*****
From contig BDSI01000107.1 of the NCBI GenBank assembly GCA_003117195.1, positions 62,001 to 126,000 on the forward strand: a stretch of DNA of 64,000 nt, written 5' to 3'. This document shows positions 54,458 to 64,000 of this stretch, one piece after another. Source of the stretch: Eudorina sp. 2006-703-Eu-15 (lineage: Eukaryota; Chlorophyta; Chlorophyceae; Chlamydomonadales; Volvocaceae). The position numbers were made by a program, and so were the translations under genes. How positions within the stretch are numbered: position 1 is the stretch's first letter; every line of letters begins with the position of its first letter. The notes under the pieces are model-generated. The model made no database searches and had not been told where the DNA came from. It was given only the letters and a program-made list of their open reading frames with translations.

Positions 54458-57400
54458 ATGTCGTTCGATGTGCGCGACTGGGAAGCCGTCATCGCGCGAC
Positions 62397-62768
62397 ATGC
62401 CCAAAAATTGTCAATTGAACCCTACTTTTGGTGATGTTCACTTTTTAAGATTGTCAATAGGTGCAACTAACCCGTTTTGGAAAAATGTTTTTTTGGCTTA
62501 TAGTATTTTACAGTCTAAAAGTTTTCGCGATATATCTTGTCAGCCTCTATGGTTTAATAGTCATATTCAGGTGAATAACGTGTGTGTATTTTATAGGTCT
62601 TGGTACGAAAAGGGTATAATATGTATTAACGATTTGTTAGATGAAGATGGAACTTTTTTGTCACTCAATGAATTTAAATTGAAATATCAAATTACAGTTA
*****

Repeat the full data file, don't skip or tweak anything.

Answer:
From contig BDSI01000107.1 of the NCBI GenBank assembly GCA_003117195.1, positions 62,001 to 126,000 on the forward strand: a stretch of DNA of 64,000 nt, written 5' to 3'. This document shows positions 54,458 to 64,000 of this stretch, one piece after another. Source of the stretch: Eudorina sp. 2006-703-Eu-15 (lineage: Eukaryota; Chlorophyta; Chlorophyceae; Chlamydomonadales; Volvocaceae). The position numbers were made by a program, and so were the translations under genes. How positions within the stretch are numbered: position 1 is the stretch's first letter; every line of letters begins with the position of its first letter. The notes under the pieces are model-generated. The model made no database searches and had not been told where the DNA came from. It was given only the letters and a program-made list of their open reading frames with translations.

Positions 54458-57400
54458 ATGTCGTTCGATGTGCGCGACTGGGAAGCCGTCATCGCGCGAC
Positions 62397-62768
62397 ATGC
62401 CCAAAAATTGTCAATTGAACCCTACTTTTGGTGATGTTCACTTTTTAAGATTGTCAATAGGTGCAACTAACCCGTTTTGGAAAAATGTTTTTTTGGCTTA
62501 TAGTATTTTACAGTCTAAAAGTTTTCGCGATATATCTTGTCAGCCTCTATGGTTTAATAGTCATATTCAGGTGAATAACGTGTGTGTATTTTATAGGTCT
62601 TGGTACGAAAAGGGTATAATATGTATTAACGATTTGTTAGATGAAGATGGAACTTTTTTGTCACTCAATGAATTTAAATTGAAATATCAAATTACAGTTA